By Karin Rives
Karin Rives is a staff writer covering environmental issues for the State Department’s Bureau of International Information Programs.
Joe Rozza remembers the blank stares he received from his Florida secondary-school friends in the early 1980s when he proposed a plan for protecting the state’s fragile lakes and streams.
Storm-water runoff? Polluted water?
Much has changed since then. Today, Rozza travels the world on behalf of the Coca-Cola Company to oversee water and wastewater management projects initiated by the Water and Development Alliance (WADA) — a partnership between his employer and the U.S. Agency for International Development (USAID). He is the company’s global water resource sustainability manager.
Everywhere he goes these days, people are aware of the issue. Access to clean water has become a growing priority for countries everywhere as populations increase and climate change threatens water supplies. This is particularly true in Central America, which is becoming increasingly vulnerable to climate change-related hurricanes and droughts, according to the United Nations. In 2009, several countries in the region declared a state of emergency because of lingering droughts that threatened crops and freshwater supplies. The likelihood of more frequent and prolonged droughts in the future makes water monitoring and conservation a priority for the region. About 80 percent of Central America’s fresh water is consumed by agricultural operations — a percentage that the region cannot afford as droughts make water increasingly scarce.
PARTNERSHIP FOR WATER CONSERVATION
Water is also important to huge corporations, including Coca-Cola, whose business depends on steady access to clean water and sugarcane and on economically healthy communities that can purchase its products.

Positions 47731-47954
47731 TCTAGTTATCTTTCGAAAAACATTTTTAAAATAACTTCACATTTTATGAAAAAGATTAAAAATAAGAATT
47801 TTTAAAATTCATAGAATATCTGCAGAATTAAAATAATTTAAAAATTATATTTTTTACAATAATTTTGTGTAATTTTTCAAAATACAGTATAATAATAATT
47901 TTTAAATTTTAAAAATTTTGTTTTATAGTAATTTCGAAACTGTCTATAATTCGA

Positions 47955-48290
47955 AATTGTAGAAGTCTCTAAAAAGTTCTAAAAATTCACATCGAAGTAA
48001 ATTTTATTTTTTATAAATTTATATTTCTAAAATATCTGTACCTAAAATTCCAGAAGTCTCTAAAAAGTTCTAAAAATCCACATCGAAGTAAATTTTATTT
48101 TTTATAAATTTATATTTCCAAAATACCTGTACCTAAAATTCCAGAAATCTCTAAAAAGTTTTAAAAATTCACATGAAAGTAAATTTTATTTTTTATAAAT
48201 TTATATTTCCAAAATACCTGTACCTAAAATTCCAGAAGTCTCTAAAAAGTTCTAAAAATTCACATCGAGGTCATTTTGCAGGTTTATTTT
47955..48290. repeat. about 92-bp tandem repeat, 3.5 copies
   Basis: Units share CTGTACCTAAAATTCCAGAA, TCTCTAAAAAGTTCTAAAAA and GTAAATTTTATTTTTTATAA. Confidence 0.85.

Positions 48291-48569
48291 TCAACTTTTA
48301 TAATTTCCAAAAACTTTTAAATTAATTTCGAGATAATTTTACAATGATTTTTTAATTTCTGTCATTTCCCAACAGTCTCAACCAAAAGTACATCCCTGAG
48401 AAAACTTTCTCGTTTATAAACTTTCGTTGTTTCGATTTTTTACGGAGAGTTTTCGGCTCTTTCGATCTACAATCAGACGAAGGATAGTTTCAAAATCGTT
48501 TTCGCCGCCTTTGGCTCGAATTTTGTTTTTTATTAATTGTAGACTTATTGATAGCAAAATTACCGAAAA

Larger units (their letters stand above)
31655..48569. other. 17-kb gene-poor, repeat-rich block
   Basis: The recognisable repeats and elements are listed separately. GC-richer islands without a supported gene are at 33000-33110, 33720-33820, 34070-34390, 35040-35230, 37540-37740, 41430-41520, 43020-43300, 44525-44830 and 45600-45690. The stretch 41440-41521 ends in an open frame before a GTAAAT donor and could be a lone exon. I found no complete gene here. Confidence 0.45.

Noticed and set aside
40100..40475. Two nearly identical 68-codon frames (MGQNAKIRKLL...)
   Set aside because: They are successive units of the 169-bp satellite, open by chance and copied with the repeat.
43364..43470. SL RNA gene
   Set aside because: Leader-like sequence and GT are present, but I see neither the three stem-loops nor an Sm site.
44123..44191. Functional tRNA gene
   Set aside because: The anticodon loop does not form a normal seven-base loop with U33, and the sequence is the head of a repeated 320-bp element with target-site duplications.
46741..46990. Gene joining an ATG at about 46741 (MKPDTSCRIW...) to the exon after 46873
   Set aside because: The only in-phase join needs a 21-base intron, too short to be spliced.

“Ultimately, improving [environmental] sustainability and economic development opportunities in the developing world will create business opportunities not only for Coca-Cola Company, but also for many other businesses,” said Rozza.
By partnering on water issues, he said, Coca-Cola and USAID have been able to pool their resources and expertise for a better outcome. In El Salvador and Guatemala the alliance is working with sugar refineries and local governments to improve water and wastewater management practices. The $362,000 project, which began in 2009, is similar to other WADA projects undertaken in recent years in Australia, Brazil, China and South Africa.
The partners have hired the nonprofit Global Environment & Technology Foundation (GETF) to work with sugar mills in the two countries to make sure they comply with environmental sustainability commitments spelled out under a free-trade agreement between the United States, the Dominican Republic and five Central American countries. The plan is to replicate the WADA program in countries covered by the agreement.
SUGAR INDUSTRY AND NEW STANDARDS
GETF conducts audits of sugar refineries, recommends changes designed to improve their performance and helps managers implement better practices. In many cases, the changes they make — such as installing better machines — immediately help the factories save money on energy and water. That has helped the alliance sell the idea to other companies and to overcome resistance to sometimes-expensive capital investments, according to GETF.
By March 2011, four refineries — all of them Coca-Cola suppliers — were part of the program, with more companies expected to join. WADA is pushing the suppliers to measure their performance against voluntary production standards, such as the Bonsucro: Better Sugar Cane Initiative, launched in 2010 to lessen the sugar-cane industry’s impact on the environment.
Coca-Cola’s Rozza is glad he can leverage his company’s brand in the area of corporate responsibility.
“The programs we’re involved with, like WADA, are resulting in real change for the better,” he said.